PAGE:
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Performance Shine.

How We Develop Our Polishing Compounds

Your car’s finish — it’s what makes the first impression and lets people know just how much you value and appreciate your car. As such, it has got to be as smooth and sleek as possible. But it doesn’t take a car professional to understand that detailing isn’t just about appearance and protecting your car’s surface. A truly remarkable polishing compound needs to be able to counteract years of contact with chemical and physical stressors; fluctuations in temperature, UV rays, moisture, salt, etc. all have an effect on your vehicle’s surface.

For professional detailers also factors like how the compound reacts in treatment, is it easy to be used, not too dusty and good to be wiped off. How is such a compound developed and produced? To answer all of these questions, we’re giving you a sneak peek into our research and development processes.

Something good got better

All good polishing compounds start as a good idea. And that’s exactly what the development team at the Koch-Chemie headquarters in Unna, led by Dr. Michael Hauber, has endeavoured to achieve — ideas for professional quality. Not all research and development brainstorming leads to the creation of a completely new product. Outstanding new polishing compounds are often created through small improvements on an already existing product. A lot of the time, the difference only becomes clear to our customers when the satisfaction of their polishing efforts is attained faster and with enhanced results.

It’s when this happens that Dr. Hauber & Co. recognise a successfully change to their polish formula. Which brings us to another prerequisite for an outstanding polish — high-quality ingredients. Here at Koch-Chemie, we examine a wide variety of products from several different suppliers before choosing only the best base ingredients for our polishing compounds. Incidentally, the main ingredient of our polish is aluminium oxide, which ensures the removal of weathered and scratched paint layers.

Putting the theory to the test in the “Polish Technicum”

Let’s delve a little deeper with an insight into a typical day in the research and development department. Together with Michael Hauber, Axel Schnarrenberger and chemical laboratory technician Nico Rebbert are working on an idea to further improve a polish. All of their efforts have been directed towards eliminating the microscopic pits in painted surfaces that effect gloss level. They are attempting to find the perfect combination of exclusively the finest ingredients to bring heavily-weathered paint surfaces back to life.

What follows the preliminary deliberations is a precise and quantifiable science. With a specific goal in mind — such as the development of a polish that allow customers to achieve an even glossier surface in less time — the team sets clear parameters for attaining this goal. With the appropriate parameters as a guideline, they begin mixing together various ingredients to form a prototype polish. Sometimes, just a little more of this or that, or the inclusion of a particular mineral is all it takes to create the perfect mixture.

The team runs tests in a “polish technicum” in order to examine the effects of various levels of different ingredients in practice. This professional testing environment is equipped with buffers, pads in all conceivable shapes and sizes, and — also importantly — excellent lighting. At the centre of it all is an entire car and several individual metal sheets: the test surfaces. Dark paints are known for their sensitivity, showing even the smallest of scratches, which is why the test surfaces are painted in the blackest of blacks imaginable.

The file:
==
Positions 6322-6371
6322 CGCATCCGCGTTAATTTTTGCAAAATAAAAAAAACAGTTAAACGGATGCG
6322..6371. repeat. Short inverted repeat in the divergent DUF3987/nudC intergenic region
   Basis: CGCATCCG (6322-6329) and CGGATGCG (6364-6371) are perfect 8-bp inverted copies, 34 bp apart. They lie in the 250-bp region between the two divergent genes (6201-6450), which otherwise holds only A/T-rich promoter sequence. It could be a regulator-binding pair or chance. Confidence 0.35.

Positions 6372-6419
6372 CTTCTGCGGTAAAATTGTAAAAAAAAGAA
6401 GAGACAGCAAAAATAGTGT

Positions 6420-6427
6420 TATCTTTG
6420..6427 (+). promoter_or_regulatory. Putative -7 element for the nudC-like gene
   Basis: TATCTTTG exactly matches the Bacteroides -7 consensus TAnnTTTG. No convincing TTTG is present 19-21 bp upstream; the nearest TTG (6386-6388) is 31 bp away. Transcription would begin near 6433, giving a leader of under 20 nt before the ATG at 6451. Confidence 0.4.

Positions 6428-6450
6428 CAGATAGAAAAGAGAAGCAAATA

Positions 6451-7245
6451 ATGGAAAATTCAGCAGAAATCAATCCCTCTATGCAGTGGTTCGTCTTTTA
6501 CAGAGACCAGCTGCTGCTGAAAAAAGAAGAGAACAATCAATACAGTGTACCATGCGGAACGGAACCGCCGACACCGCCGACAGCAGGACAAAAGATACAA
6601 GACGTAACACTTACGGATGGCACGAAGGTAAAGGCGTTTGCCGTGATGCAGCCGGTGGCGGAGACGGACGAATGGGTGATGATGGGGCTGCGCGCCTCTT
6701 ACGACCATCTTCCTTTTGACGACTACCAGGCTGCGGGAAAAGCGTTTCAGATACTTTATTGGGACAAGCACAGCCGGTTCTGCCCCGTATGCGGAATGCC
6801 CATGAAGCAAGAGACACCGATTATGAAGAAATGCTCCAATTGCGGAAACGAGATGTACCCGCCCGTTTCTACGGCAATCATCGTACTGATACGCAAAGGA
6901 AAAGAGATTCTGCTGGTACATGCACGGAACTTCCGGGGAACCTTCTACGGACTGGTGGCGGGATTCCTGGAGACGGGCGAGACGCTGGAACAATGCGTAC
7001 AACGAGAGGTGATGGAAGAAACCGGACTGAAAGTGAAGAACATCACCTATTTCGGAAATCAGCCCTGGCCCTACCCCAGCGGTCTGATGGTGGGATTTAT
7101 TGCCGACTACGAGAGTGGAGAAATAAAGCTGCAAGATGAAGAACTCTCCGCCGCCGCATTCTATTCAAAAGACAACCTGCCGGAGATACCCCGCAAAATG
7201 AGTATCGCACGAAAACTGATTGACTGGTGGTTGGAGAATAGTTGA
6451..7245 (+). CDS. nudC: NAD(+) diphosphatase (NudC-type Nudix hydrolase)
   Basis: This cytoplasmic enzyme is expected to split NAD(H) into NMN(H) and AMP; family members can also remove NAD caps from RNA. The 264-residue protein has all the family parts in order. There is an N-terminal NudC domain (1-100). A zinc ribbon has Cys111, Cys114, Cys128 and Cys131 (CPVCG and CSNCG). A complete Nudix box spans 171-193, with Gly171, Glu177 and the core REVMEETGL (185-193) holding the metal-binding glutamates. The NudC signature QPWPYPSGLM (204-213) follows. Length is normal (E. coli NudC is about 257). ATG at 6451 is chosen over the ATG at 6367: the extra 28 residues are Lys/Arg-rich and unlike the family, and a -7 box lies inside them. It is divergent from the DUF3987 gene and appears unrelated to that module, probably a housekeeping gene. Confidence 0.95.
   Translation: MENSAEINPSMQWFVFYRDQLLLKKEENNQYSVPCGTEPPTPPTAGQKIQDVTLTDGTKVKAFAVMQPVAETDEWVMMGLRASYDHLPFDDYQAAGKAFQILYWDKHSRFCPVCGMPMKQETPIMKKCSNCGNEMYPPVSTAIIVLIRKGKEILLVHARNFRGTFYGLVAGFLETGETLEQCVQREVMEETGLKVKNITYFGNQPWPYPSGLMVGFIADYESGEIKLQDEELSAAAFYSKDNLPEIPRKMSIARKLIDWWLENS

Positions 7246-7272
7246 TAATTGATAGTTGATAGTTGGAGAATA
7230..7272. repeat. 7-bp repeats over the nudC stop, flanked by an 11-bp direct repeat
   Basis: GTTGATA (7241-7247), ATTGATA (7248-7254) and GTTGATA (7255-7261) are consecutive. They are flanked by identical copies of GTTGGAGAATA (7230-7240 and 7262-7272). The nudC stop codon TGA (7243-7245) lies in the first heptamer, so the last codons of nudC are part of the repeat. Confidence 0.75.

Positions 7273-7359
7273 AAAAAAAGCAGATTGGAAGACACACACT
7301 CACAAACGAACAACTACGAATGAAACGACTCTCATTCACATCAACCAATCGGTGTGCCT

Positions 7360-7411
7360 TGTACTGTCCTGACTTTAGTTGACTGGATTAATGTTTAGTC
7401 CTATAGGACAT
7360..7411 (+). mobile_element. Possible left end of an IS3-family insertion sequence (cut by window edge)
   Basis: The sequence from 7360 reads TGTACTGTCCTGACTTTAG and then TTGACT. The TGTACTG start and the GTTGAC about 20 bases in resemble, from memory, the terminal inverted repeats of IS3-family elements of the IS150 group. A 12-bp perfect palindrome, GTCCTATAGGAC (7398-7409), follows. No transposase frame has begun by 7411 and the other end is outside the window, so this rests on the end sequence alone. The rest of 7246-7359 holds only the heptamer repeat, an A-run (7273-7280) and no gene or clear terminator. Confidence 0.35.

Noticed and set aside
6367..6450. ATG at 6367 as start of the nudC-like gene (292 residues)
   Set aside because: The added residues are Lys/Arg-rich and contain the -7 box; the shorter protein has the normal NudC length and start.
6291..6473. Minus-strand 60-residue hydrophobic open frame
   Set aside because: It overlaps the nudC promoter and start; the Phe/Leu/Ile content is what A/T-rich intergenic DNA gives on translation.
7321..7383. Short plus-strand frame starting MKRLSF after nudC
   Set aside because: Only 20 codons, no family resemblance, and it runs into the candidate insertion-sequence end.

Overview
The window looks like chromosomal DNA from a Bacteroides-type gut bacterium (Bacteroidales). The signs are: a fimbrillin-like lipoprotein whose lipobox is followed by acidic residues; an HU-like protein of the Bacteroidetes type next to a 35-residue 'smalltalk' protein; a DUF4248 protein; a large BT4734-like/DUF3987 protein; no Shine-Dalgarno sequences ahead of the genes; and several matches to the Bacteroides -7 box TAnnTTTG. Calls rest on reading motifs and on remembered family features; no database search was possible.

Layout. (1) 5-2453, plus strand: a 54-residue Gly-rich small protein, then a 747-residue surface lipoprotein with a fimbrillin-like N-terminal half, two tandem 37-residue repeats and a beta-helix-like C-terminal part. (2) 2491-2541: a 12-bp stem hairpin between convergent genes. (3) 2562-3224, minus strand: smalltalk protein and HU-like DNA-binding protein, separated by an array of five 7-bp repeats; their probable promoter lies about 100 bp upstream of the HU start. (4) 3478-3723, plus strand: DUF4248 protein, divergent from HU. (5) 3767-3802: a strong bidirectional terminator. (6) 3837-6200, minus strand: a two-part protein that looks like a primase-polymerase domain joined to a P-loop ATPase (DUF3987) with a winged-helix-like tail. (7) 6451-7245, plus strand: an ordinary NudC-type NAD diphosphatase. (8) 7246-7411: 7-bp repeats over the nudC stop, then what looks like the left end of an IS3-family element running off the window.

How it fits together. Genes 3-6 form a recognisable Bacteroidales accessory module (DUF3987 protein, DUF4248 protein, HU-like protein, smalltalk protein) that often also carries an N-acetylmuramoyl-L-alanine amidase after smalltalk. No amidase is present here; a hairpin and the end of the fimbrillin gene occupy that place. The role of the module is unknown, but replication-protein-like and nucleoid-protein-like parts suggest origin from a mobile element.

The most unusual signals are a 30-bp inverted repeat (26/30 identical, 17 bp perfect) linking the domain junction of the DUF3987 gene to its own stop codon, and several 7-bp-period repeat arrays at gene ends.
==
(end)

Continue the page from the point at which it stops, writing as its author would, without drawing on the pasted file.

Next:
Dull, weathered surfaces reclaim their high gloss shine

The team gets down to business — and starts by destroying the mirror-smooth paint of the test objects. This is essential in order for them to achieve a starting point that matches real-life conditions: a weathered, painted surface covered in microscopic scratches. This is done with a 2000-grit Abralon pad. Stretched over a pneumatic polisher, the pad turns the beautiful gloss of the black metal sheets into a dull matt. The team then applies test polish after test polish, each time with an exactly specified method — from the type of polishing machine and pad right down to the number of revolutions — bringing the dull, worn surface back to its high gloss shine.

These tests are the most important part of the development of new polishes, because each combination of ingredient shows a different set of results. These differences are small but essential. They are discerned through the use of a detailing light for paint correction and an expertly trained eye. The development team uses a variety of criteria to judge the quality of the polish. These include the time it takes to bring life back to the dull finish, the cut, the level of shine, the sleekness of the polished surface and others more.

Making the cut

Only those products that meet the strictest of criteria make the cut. Exactly what this entails is our secret to keep, but we are willing to reveal one thing: Even with decades of experience in concocting polishes, the development team still doesn’t come up with the perfect mixture right away. It takes a lot of stamina and patience to get a polish into series production at Koch-Chemie.

After all, our clients are professionals who are impressed by high performance, not words. Only a carefully developed product can achieve this. The next step in the process is production. Read more about this process in our article “Shine in a Bottle”.

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